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Coastal Acid Sulfate Soils Animation Transcript

Coastal Acid Sulfate Soils

Scene one

The opening scene shows a coastal environment with the sea level higher than it is today. As the sea level drops, deposited sediments are exposed altering the coastal landscape and including an estuary. The deposited sediments include a layer of pyrite which remains waterlogged and protected by another layer of soil. The accompanying text reads “The sea level is always fluctuating. Eight thousand (8,000) years ago the sea was up to two metres higher than it is today. This provided suitable conditions for pyrite to form in the waterlogged sediments that are now above the high tide mark.”

Scene two

The animation zooms in to show a closer view of the layer of pyrite, and arrows demonstrate how pyrite is formed in waterlogged conditions. The accompanying text reads “Pyrite (FeS2) forms from sulfate (SO42-) and iron (Fe2+) when they are in an oxygen-free, waterlogged, organic matter rich soil. Soil microbes convert SO42- to hydrogen sulfide (H2S) that then converts to FeS2. Soils that have one or more layers of FeS2, or other metal sulfides, are called acid sulfate soils.”

Scene three

Scene three shows how a upper part of the pyrite layer is exposed to oxygen when the watertable drops. Exposing pyrite to oxygen produces sulfuric acid. The colour change to red represents an actual change in soil colour typically seen in the natural environment, as the production of sulfuric acid releases iron (think of the colour of rust) into the soil. The accompanying text reads “As the watertable drops, the soil drains of water and oxygen enters. When pyrite FeS2 is exposed to oxygen, sulfuric acid (H2SO4) is produced. This can cause extreme acidity and can occur rapidly.”

Scene four

Scene four shows an excavator digging a hole from the surface soil into the pyrite layer. The pile of pyritic soil is then exposed to oxygen as the water drains out, producing sulfuric acid and the pile of soil turns red. The accompanying text reads “Typically, acid sulfate soils can be disturbed by excavating. When the excavated soil is dumped in a pile, the water drains out, oxygen enters the soil and oxidation begins the production of sulfuric acid (H2SO4).”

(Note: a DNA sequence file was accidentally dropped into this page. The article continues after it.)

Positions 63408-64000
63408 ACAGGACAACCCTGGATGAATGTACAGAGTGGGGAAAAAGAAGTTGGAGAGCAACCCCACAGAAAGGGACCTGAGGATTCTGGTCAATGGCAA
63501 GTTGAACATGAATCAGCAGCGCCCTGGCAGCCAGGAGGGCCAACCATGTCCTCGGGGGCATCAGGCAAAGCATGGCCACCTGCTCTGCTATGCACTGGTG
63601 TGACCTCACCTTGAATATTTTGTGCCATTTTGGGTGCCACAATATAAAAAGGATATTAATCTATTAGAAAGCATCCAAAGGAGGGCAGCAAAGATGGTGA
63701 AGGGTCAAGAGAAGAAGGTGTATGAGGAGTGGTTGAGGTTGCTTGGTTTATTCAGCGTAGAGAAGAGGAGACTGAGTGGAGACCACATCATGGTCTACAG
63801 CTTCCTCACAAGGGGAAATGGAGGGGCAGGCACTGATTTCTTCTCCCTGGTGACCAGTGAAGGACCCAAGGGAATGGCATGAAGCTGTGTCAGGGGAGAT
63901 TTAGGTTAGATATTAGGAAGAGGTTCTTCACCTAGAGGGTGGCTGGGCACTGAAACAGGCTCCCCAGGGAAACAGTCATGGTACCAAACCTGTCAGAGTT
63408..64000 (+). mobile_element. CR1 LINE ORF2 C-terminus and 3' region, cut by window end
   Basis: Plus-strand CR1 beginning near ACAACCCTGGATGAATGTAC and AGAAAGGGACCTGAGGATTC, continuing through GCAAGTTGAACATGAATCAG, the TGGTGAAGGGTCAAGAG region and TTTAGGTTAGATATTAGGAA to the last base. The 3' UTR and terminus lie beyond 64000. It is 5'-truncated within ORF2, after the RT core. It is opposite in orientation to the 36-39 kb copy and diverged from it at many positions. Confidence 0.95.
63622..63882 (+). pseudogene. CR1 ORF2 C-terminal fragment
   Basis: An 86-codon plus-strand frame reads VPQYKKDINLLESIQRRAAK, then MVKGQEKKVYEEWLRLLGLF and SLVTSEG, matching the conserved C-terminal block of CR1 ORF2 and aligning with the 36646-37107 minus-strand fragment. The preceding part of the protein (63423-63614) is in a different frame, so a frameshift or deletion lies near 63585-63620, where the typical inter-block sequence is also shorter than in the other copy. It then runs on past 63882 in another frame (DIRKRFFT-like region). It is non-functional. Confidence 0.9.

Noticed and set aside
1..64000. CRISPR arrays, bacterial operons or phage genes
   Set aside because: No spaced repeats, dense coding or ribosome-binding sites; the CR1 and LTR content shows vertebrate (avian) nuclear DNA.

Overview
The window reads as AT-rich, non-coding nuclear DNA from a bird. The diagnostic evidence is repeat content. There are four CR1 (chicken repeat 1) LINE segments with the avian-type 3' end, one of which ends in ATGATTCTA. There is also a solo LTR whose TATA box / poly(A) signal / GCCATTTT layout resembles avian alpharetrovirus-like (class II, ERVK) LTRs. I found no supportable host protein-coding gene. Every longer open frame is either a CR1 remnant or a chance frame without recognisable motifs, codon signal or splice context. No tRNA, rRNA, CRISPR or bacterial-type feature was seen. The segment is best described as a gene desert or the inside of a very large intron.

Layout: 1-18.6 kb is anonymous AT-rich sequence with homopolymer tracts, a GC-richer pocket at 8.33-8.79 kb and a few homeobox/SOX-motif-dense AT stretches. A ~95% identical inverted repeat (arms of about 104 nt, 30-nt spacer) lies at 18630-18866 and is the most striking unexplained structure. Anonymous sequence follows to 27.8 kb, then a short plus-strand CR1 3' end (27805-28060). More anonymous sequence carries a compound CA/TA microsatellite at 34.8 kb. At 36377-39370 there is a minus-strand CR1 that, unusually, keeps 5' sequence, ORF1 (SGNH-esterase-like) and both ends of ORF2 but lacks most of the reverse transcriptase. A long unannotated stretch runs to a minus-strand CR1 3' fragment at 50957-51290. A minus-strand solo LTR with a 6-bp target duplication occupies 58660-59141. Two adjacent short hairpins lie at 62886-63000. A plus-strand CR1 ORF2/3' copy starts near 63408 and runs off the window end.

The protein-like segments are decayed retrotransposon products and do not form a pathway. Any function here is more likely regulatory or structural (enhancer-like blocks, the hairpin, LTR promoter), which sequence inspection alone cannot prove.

Scene five

The excavated site from Scene Four now shows how the water table lowers to equilibrate the movement of water from the soil into the drain. The pyrite exposed in situ then turns red to represent the production of sulfuric acid. The accompanying text reads “Installation of drains can lower the watertable, exposing pyrite (FeS2) to oxygen in situ, thus producing sulfuric acid (H2SO4).”

Scene six

The watertable in the soil is connected by hydrologic processes to the level of water in nearby waterways. If the level of water in the waterway, in this example an estuary, is lower, the watertable also drops. Consequently, pyrite is exposed to oxygen, and sulfuric acid is produced as shown by the pyrite layer turning red. The water of the estuary also becomes highly acidic as the sulfuric acid moves into the waterway. Typically, waterways contaminated by sulfuric acid become more green/aqua in colour and fish kills often result. The accompanying text reads “Waterways are connected to the watertable in the soil. By lowering the level of water in waterways (e.g. in an estuary), the watertable drops, exposing the pyrite (FeS2) to oxygen and producing sulfuric acid (H2SO4).”

Scene seven

Scene seven shows that the watertable in the soil can also be lowered in by the pumping of groundwater, and also through the use of deep-rooted vegetation. The accompanying text reads “The watertable can also be lowered by pumping groundwater or by planting deep-rooted vegetation.”

Scene eight

A building on the surface of the soil causes the soil directly underneath to subside with the weight of the infrastructure. This soil must be distributed elsewhere so is shown as uplifted soil at the edges of the building. Consequently, the uplifted soil is exposed to oxygen as it sits above the stationary watertable, and sulfuric acid is produced as shown by the soil turning red. The accompanying text reads “The construction of buildings, bridges or other infrastructure can cause the soil to subside and subsequently cause soil at the edges to uplift. The uplifted soil is exposed to oxygen and sulfuric acid (H2SO4) is produced.”

Scene nine

The final scene simply zooms out to show the entire coastal landscape first depicted and summarises the potential impacts of exposing acid sulfate soil to oxygen, producing sulfuric acid, and therefore highly acidic soils. The accompanying text reads “Unmanaged acid sulfate soils can have significant detrimental impacts on biodiversity, infrastructure, human health, recreation and leisure, water quality and fisheries, and agricultural productivity.”

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